Medical errors, especially those resulting in patient harm, have a negative psychological impact on patients and healthcare workers. Healing may be promoted if both parties are able to work together and explore the effect and outcome of the event from each of their perspectives. There is little existing research in this area, even though this has the potential to improve patient safety and wellness for both healthcare workers and patients.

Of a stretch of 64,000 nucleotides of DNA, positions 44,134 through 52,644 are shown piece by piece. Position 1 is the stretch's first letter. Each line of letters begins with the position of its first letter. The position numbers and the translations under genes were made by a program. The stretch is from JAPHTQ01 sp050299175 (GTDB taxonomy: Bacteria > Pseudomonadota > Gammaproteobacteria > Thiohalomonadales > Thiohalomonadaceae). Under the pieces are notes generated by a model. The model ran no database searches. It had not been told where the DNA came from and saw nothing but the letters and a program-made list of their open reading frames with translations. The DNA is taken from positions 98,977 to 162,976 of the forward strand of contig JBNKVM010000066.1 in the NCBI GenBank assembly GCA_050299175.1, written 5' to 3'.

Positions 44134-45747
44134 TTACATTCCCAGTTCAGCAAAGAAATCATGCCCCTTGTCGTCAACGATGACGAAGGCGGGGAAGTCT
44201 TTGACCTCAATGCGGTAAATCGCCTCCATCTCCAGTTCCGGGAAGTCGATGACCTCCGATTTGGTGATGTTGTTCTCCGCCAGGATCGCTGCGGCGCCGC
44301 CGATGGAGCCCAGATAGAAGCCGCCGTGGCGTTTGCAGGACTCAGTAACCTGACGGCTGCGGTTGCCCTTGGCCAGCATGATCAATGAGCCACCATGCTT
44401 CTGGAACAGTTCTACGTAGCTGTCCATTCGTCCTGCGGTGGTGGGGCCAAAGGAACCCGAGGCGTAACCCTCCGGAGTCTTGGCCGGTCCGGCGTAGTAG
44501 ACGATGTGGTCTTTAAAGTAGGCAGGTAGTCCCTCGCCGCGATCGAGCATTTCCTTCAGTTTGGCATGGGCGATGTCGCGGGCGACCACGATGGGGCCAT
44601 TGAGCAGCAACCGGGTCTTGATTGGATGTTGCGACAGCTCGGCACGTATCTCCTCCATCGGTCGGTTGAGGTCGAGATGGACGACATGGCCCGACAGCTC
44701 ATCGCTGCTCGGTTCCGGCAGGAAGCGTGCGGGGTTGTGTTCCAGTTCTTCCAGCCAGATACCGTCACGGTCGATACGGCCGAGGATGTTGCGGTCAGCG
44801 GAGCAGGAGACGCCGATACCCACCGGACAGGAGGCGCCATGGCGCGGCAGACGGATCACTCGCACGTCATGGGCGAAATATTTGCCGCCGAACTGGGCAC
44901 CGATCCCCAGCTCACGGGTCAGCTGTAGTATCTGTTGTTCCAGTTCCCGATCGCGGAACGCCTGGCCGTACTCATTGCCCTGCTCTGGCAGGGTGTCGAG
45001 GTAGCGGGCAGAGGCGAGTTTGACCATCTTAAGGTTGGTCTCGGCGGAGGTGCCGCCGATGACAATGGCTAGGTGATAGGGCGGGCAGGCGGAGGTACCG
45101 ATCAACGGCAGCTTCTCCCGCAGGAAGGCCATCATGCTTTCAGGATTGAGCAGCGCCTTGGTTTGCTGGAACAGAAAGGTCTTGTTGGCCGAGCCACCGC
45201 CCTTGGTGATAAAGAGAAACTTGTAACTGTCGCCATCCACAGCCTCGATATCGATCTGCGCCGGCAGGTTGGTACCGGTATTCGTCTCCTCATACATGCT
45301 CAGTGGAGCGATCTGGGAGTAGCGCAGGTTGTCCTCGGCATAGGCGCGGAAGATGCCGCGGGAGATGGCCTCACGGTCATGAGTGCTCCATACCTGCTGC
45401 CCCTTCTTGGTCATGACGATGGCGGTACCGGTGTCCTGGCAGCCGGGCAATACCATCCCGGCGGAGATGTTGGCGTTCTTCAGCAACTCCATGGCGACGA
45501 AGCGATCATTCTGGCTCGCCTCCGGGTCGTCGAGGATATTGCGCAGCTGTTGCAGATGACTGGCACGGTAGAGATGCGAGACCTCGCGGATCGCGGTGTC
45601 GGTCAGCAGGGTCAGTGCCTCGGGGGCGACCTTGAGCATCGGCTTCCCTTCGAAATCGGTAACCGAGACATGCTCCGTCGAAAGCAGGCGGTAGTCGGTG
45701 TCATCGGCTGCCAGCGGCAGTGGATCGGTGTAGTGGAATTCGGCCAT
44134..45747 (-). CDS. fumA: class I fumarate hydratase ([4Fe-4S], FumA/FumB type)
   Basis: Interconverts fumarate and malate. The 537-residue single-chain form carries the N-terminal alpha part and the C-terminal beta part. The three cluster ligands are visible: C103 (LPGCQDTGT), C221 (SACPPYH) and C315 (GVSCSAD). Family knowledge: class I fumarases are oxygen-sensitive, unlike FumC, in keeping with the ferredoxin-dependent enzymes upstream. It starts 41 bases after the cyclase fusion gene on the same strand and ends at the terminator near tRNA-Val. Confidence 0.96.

Using a patient-oriented research approach, this study in BMJ Open Quality examined the potential for patients and healthcare workers to heal together after harm from a medical error. The study's findings suggest that, after a medical error causing harm, both patients and healthcare workers have feelings of empathy and respect towards each other that often goes unrecognised. Barriers to communication for patients were related to their perception that healthcare workers did not care about them, showed no remorse or did not admit to the error. For healthcare workers, communication barriers were related to feelings of blame or shame, and fear of professional and legal consequences. Patients reported needing open and transparent communications to help them heal, and healthcare workers required leadership and peer support, including training and space to talk about the event.
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